Tensions are ramping up in the courtroom as the criminal trial of former FTX CEO Sam “SBF” Bankman-Fried inches closer to its kick-off date. In a recent development, both the DOJ and the defense have submitted their respective voir dire questions for the jury selection slated for October 3. Attorneys from both sides are accusing each other of posing “unnecessarily intrusive” and potentially prejudicial questions.
Defense Attorney Mark Cohen fired back at the DOJ’s proposed jury questions, stating they “discourage full disclosure from potential jurors” and could “taint the jury by presenting the allegations in a prejudicial manner.” Specifically, Cohen takes issue with the omission of the word “allegedly” in describing the crimes Bankman-Fried is accused of, stating it “improperly suggests that fraud by Mr. Bankman-Fried is an established fact.”
The defense also objected to questions they believe could predispose jurors to favor the prosecution, simply for being part of the federal government. In a rapidly evolving space like cryptocurrency where public sentiment can swing wildly, such biases could be decisive.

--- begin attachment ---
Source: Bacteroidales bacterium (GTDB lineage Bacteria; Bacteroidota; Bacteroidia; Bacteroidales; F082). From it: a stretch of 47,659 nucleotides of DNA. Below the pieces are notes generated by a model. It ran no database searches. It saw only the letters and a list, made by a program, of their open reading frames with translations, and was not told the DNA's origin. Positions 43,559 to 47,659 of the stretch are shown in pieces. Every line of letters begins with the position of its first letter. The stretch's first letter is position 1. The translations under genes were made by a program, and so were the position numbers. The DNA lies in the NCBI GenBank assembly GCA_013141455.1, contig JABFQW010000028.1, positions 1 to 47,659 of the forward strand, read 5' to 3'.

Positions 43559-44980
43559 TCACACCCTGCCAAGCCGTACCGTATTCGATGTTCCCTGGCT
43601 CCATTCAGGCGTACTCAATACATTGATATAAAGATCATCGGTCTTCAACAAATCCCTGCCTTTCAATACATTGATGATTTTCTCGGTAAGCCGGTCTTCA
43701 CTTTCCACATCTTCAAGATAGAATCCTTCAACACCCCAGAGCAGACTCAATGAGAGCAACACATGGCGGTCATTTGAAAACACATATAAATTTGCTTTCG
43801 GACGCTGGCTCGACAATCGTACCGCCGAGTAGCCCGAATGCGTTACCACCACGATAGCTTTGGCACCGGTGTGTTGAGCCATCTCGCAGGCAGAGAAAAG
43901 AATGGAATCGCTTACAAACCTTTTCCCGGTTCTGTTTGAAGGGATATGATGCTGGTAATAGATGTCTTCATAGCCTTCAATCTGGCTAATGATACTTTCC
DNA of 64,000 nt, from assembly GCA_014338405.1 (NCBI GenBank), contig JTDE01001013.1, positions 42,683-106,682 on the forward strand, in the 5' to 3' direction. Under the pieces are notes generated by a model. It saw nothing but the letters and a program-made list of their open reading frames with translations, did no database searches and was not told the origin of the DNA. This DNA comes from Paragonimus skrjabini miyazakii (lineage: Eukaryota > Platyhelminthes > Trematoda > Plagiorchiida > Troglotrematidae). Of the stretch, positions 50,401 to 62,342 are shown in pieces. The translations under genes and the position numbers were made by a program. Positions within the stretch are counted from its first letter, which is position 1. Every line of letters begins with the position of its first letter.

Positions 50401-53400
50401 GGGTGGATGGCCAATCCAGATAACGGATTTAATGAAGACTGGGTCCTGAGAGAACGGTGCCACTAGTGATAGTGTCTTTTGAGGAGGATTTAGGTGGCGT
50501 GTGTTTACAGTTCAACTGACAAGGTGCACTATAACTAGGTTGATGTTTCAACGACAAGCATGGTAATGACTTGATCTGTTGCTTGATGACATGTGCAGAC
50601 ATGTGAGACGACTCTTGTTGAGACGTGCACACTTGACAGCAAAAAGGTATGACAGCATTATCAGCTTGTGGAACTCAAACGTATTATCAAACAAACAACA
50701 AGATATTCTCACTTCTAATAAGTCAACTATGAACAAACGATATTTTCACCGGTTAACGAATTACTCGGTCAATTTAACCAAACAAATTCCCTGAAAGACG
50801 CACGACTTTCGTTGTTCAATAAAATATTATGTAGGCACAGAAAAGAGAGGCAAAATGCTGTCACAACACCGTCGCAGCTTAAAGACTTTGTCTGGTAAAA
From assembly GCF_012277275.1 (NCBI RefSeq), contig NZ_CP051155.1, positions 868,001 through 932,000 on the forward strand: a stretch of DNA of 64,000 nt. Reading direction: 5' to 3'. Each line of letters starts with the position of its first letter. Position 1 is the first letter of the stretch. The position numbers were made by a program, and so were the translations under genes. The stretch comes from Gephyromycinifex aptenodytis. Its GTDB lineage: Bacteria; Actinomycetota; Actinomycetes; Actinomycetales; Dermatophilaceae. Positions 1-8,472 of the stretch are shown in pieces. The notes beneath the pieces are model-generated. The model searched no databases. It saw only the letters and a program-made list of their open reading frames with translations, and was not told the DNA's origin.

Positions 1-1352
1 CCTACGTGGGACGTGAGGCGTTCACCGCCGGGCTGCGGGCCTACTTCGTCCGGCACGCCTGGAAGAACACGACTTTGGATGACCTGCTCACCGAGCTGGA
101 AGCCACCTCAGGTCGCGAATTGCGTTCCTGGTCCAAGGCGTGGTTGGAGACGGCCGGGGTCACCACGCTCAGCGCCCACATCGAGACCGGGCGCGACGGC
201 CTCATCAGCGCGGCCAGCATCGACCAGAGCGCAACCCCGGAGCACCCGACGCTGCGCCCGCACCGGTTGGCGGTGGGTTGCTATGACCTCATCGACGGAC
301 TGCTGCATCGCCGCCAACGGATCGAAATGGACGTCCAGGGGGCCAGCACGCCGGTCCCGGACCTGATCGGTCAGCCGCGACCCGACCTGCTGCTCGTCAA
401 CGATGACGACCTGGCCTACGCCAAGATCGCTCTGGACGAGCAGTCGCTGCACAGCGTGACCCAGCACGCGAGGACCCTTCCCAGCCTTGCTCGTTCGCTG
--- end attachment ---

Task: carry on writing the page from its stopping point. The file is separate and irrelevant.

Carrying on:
The Controversial Question 31
Question 31, which asks potential jurors about encounters with law enforcement, was deemed particularly problematic by the defense. Cohen stated that the question is irrelevant and could disproportionately affect people of color, thereby risking the exclusion of potential jurors based on race.
The DOJ has also raised objections, criticizing some of Bankman-Fried’s proposed questions as being “designed to prime potential jurors into believing certain defense arguments” and bias them toward the defendant.
With seven fraud charges and potential penalties of up to 110 years in prison if convicted, the stakes couldn’t be higher for Bankman-Fried. Jury selection is more than a mere procedural hurdle; it’s a crucial phase that could determine the trial’s outcome.
The trial will run from October 4 to November 9, with 15 full days of action in October and six more in November. Bankman-Fried, who has been in pre-trial detention since August 11, was denied his latest release request on September 28.
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